As another six million people faced Tier 4 curbs from today, the Prime Minister tweeted his stick-with-it plea in a Christmas message. He said: “In most years it’s a moment for togetherness and celebration in which the generations are jumbled together in the same household for days on end.And yet this year that is the one type of Christmas we simply cannot afford to have.”
Mr Johnson said this year was “not about presents or turkey or brandy butter” but hope, in the form of Covid vaccines.
He said: “It’s thanks to the efforts of wise men and wise women in the East and elsewhere, we have a vaccine and we know that we are going to succeed in beating coronavirus, and that these privations that we’re going through are temporary and we know that next year really will be better.
“We know there will be people alive next Christmas, people we love, alive next Christmas precisely because we made the sacrifice and didn’t celebrate as normal this Christmas.”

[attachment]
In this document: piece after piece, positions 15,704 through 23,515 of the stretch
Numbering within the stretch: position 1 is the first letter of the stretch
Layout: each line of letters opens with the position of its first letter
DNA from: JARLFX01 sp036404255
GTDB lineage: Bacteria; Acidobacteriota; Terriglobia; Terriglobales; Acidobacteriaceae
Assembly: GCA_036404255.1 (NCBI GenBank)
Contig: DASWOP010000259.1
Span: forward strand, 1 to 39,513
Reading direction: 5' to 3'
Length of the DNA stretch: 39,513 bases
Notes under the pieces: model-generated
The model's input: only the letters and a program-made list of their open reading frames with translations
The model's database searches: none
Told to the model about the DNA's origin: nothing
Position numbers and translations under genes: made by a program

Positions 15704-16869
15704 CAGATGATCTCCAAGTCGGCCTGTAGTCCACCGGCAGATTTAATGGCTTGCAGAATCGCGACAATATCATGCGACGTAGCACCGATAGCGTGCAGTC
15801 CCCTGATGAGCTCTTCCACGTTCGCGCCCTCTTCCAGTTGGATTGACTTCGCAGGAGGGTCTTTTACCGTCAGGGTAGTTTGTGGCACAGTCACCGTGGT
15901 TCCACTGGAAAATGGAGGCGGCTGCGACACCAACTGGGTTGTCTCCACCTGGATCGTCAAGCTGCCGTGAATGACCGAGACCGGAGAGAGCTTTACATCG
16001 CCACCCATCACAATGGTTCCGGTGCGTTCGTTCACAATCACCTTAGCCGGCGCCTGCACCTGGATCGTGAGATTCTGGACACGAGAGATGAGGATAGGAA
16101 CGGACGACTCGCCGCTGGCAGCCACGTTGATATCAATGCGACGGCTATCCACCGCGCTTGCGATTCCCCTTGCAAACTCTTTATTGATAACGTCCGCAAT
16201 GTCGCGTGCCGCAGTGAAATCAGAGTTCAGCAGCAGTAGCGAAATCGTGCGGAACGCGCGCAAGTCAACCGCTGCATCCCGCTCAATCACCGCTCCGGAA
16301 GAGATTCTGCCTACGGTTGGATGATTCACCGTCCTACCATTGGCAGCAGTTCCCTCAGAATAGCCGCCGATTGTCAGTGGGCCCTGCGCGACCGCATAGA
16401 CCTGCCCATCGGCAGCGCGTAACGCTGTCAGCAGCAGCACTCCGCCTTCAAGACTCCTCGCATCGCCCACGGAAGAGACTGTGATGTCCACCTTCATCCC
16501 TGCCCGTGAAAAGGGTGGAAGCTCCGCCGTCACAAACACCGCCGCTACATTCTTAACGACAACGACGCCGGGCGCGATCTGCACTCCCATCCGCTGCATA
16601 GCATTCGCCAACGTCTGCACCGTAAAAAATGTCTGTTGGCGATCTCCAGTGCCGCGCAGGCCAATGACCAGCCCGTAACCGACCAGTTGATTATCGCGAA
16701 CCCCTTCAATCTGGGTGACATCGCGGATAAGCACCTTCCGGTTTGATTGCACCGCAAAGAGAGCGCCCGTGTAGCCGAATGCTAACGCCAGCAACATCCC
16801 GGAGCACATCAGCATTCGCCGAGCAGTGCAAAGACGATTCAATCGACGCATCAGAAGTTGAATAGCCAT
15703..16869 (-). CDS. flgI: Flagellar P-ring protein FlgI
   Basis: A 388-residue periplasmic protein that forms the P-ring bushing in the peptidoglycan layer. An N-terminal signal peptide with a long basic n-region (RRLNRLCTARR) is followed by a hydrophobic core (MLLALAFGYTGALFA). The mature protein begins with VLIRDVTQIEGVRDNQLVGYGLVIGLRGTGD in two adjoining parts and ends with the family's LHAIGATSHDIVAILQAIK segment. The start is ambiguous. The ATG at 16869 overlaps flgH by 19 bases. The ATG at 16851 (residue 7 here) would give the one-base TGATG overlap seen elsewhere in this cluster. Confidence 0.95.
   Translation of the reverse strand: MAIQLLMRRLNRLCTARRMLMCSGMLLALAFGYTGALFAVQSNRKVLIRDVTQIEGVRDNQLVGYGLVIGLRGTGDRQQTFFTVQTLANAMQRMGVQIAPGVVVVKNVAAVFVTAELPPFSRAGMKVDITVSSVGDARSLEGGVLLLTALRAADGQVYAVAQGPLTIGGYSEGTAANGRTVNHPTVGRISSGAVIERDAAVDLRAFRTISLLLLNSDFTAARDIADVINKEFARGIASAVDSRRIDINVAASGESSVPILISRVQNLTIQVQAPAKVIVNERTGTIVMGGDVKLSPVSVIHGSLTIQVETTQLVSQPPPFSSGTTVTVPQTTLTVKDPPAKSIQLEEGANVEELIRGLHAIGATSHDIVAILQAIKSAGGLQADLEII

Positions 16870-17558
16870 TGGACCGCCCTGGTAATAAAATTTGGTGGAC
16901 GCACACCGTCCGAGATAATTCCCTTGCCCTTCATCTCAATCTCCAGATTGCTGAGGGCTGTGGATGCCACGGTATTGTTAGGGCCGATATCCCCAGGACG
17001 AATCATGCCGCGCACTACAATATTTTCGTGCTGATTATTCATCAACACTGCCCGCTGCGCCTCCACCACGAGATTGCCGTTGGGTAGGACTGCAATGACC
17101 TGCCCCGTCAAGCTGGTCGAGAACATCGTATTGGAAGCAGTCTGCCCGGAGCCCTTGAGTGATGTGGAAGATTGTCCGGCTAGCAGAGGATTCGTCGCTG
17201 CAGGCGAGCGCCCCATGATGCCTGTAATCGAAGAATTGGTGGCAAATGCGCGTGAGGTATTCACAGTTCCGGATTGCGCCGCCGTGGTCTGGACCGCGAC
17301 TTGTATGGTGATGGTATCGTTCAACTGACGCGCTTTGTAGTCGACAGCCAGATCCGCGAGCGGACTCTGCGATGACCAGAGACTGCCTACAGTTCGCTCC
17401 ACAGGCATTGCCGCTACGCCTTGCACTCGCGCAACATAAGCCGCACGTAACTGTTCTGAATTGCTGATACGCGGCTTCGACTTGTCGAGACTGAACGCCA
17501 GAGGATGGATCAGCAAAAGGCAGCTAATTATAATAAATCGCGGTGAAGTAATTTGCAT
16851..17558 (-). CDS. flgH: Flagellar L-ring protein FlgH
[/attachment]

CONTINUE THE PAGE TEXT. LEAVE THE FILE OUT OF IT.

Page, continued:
Millions spent Christmas Day largely apart, but it did not stop some revellers enjoying themselves on Christmas Eve.
People in festive garb were seen in York city centre, though numbers were definitely down on previous years.
In Liverpool, which recently came out of stricter lockdown measures, revellers were seen out in a bid to enjoy a traditional Christmas.
Families had been looking forward to a five-day relaxation of restrictions to meet relatives and friends indoors.
But a new super-transmissible strain, believed to have originated in Kent, forced Mr Johnson to perform a Christmas U-turn over fears family get-togethers would send infection rates soaring further.
From today, those under Tier 4 rules in England will rise by six million to 24 million – representing 43 per cent of the population.
Scotland and Northern Ireland have already announced fresh lockdowns from today, while Wales’s tough curbs were eased only for Christmas Day.
America has now joined more than 50 countries restricting travel from the UK. From Monday, passengers flying to the US from Britain must provide a negative coronavirus test within 72 hours before departure.
Health chiefs hope rolling out the existing Pfizer BioNTech vaccine and the Oxford version – set to be approved any day – will help end the pandemic and bring back some normality.